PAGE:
Tuesday, December 23, 2014

EDITORIAL >> Millage rate is set locally

The Pulaski County School District is seeking a 5.6-mill property tax increase in September, but Jacksonville residents will not even vote on that request. Instead, voters in the newly formed Jacksonville-North Pulaski School District will keep the current 40.6 mills or decide to raise their millage possibly as soon as this fall when they will elect a new school board to replace an interim board appointed by the state.

After decades of benign neglect as a stepchild of the Pulaski County Special School District, the Jacksonville area won’t have to support schools in Little Rock and elsewhere with hard-earned tax dollars. Jacksonville is formalizing its own school district after an overwhelming endorsement last month by local voters.

Until last week, U.S. District Judge D. Price Marshall wasn’t sure if Jacksonville voters would be included in the county millage election. PCSSD attorney Allen Roberts told the judge during a hearing Thursday that the Jacksonville district is to have the same tax rate as PCSSD at the time of detachment.

Although Jacksonville is organizing its own district, it isn’t operating the schools yet. The state Board of Education formed the new district on Nov. 13 at the current PCSSD millage rate, which stays in place regardless what county voters outside the Jacksonville area decide next fall.

If Marshall wasn’t sure before the hearing about the details on who would vote on the millage increase, neither were we. There was the possibility that Jacksonville might be included in the PCSSD millage vote as long as the city wasn’t completely separated from the county district.

PCSSD Superintendent Jerry Guess will continue to supervise both districts for at least 18 more months, so the judge might have wanted Jacksonville included in the county vote, but why prolong the agony? Jacksonville and PCSSD officials didn’t think that was right, and the judge agreed. Jacksonville organizers, although reluctant to talk about a millage increase, seemed relieved that Marshall let the districts decide that issue.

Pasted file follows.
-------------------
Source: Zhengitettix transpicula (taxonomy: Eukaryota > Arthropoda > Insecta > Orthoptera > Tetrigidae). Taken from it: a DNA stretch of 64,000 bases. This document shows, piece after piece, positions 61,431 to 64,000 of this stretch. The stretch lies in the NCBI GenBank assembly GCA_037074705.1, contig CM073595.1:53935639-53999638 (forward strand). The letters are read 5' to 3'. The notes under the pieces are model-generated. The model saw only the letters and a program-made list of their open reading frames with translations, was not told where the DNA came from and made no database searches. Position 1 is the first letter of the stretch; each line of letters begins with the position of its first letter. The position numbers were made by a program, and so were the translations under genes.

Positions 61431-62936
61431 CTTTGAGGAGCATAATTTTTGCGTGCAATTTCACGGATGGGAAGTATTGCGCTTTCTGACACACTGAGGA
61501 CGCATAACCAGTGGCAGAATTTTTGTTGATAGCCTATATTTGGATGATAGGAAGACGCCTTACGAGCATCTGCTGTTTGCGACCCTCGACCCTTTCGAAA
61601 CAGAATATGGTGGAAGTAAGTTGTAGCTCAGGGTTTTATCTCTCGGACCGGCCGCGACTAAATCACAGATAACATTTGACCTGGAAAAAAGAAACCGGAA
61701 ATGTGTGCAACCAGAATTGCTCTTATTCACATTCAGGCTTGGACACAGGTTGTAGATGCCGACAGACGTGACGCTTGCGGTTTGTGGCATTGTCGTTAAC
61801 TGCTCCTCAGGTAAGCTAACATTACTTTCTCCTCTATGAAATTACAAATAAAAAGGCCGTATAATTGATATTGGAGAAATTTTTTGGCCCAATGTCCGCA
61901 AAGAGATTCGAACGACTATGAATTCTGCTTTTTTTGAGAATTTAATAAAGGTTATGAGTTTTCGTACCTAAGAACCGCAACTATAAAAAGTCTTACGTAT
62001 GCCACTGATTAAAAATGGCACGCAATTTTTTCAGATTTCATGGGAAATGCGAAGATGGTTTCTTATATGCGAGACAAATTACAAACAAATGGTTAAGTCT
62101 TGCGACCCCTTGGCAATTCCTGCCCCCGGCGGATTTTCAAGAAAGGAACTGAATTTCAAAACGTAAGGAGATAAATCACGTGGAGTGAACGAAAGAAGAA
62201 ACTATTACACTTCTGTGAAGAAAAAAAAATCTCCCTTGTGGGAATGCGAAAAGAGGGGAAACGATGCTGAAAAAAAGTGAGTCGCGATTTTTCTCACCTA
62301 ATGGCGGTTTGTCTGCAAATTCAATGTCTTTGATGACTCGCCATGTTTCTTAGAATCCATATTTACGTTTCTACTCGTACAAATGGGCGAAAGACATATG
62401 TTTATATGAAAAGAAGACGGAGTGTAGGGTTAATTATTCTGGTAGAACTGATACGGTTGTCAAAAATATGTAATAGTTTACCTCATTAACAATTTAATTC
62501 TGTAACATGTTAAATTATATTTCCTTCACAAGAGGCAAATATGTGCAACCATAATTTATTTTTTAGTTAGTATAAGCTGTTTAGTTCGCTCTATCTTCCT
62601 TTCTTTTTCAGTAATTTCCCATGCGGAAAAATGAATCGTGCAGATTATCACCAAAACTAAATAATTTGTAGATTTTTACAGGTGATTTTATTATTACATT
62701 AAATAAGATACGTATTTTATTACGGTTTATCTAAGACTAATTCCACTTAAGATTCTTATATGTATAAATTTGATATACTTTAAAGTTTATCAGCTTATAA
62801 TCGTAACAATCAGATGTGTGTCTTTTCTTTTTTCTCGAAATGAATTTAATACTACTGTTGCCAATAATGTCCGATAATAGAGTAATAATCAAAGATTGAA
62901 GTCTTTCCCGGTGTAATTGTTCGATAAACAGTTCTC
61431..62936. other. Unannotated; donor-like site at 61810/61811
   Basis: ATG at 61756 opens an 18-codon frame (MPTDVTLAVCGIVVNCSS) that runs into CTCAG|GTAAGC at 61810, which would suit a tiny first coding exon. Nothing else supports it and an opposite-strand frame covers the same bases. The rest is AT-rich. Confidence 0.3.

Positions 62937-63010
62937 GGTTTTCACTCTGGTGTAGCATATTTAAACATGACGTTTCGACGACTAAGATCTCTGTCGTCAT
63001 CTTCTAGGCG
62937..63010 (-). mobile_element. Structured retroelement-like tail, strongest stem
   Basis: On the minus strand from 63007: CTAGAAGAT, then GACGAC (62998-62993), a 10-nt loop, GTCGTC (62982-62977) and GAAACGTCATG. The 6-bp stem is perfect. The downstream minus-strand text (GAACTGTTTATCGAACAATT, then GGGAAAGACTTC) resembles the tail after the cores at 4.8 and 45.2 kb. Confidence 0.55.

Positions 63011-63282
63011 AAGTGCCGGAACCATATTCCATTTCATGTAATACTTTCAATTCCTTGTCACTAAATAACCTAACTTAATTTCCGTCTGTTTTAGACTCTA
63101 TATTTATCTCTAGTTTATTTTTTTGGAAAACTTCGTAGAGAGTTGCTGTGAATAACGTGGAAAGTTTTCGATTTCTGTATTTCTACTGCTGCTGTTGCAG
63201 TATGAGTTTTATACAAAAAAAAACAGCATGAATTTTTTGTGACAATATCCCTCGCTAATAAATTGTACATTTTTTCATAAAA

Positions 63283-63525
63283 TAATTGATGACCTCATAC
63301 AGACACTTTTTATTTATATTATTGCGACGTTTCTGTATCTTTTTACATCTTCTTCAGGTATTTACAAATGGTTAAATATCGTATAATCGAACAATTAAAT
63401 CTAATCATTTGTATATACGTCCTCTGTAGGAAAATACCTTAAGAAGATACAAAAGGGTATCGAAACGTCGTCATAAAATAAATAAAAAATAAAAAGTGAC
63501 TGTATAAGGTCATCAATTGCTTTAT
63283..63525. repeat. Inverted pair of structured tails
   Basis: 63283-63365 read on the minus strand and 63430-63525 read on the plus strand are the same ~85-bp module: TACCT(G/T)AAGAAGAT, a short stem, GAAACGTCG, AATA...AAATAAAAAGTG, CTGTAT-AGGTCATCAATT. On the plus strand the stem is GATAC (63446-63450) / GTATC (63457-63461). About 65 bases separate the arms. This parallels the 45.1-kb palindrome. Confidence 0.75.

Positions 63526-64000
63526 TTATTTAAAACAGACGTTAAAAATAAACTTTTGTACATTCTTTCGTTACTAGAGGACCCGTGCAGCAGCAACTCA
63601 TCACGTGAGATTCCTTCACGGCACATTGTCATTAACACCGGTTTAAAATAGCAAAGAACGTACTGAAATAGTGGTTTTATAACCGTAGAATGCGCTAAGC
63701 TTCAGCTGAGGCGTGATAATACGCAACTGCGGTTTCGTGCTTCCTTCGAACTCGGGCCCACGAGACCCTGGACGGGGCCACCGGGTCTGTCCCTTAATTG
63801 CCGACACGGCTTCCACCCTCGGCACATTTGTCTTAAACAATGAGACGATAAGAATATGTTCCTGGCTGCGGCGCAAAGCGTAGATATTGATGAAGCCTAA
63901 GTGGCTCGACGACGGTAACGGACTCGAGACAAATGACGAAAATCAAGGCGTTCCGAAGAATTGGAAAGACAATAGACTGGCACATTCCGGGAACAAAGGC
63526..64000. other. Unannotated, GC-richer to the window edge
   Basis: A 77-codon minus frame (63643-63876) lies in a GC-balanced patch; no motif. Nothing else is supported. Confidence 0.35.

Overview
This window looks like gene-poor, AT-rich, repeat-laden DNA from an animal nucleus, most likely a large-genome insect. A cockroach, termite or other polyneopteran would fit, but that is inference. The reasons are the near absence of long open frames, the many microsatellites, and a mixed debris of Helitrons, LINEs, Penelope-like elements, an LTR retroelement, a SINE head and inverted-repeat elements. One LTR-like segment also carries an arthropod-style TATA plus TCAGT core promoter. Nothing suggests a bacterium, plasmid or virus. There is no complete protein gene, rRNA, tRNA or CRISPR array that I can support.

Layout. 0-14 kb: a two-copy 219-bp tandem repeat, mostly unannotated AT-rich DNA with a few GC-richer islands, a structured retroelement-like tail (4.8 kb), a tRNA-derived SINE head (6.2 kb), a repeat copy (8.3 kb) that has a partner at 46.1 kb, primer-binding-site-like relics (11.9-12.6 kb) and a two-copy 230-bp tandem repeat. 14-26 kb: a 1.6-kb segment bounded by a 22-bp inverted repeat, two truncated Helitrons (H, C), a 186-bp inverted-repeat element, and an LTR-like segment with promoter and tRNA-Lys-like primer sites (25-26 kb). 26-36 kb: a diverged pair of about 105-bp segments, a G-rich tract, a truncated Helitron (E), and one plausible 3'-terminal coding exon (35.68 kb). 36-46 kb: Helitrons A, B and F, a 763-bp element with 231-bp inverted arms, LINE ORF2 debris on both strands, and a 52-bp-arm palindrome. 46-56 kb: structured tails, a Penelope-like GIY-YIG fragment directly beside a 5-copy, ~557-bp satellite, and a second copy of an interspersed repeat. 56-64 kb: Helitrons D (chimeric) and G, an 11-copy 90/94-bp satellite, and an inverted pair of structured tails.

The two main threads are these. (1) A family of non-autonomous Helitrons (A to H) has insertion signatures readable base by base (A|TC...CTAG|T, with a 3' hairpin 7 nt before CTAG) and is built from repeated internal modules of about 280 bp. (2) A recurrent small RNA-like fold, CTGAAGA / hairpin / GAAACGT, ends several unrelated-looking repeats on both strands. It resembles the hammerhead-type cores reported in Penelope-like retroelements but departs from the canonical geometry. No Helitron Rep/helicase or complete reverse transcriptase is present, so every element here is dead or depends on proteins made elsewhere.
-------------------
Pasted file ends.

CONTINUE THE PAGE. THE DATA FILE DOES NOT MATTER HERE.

He has plenty on his plate: The judge compared Jacksonville to a teenager who is still learning to drive before he becomes independent — although most residents here would think of themselves as adults who can make their own decisions.

Remember: For there to be a property-tax increase to fund new Jacksonville-area schools, the increase would have to be on the ballot for the JNPSD school elections in September or at a later date. Interim Jacksonville Superintendent Bobby Lester should ease the transition toward complete independence and help set the millage rate while he serves in his new post until next summer or so.

Although Jacksonville will almost certainly have to raise its millage for a new high school and school renovations, local voters are more likely to go along with an increase if they are convinced there would be improvements and their tax dollars would go to local schools.

Judge Marshall said he would rule soon on PCSSD’s $200 million plan to build new schools to replace Mills and Robinson high schools, to renovate those existing high schools into junior high schools and to modernize and expand Sylvan Hills High School. Sherwood is staying in PCSSD, but it, too, is making plans to leave the district.

With agreement by the Joshua Intervenors, Marshall declared PCSSD in compliance with special education requirements. He commended PCSSD and the Joshua Intervenors for working well together on the desegregation front, and PCSSD and the Jacksonville district for their cooperation in moving forward on detachment.

This court case has taken too long. More than 30 years ago, Pat Bond and others organized the first effort to leave PCSSD. More than a decade ago, then-Rep. Bond introduced a bill in the House of Representatives which allowed Jacksonville to form its own district. Several buildings in Jacksonville could easily be renovated for new district headquarters, perhaps at PCSSD’s expense and named in her honor.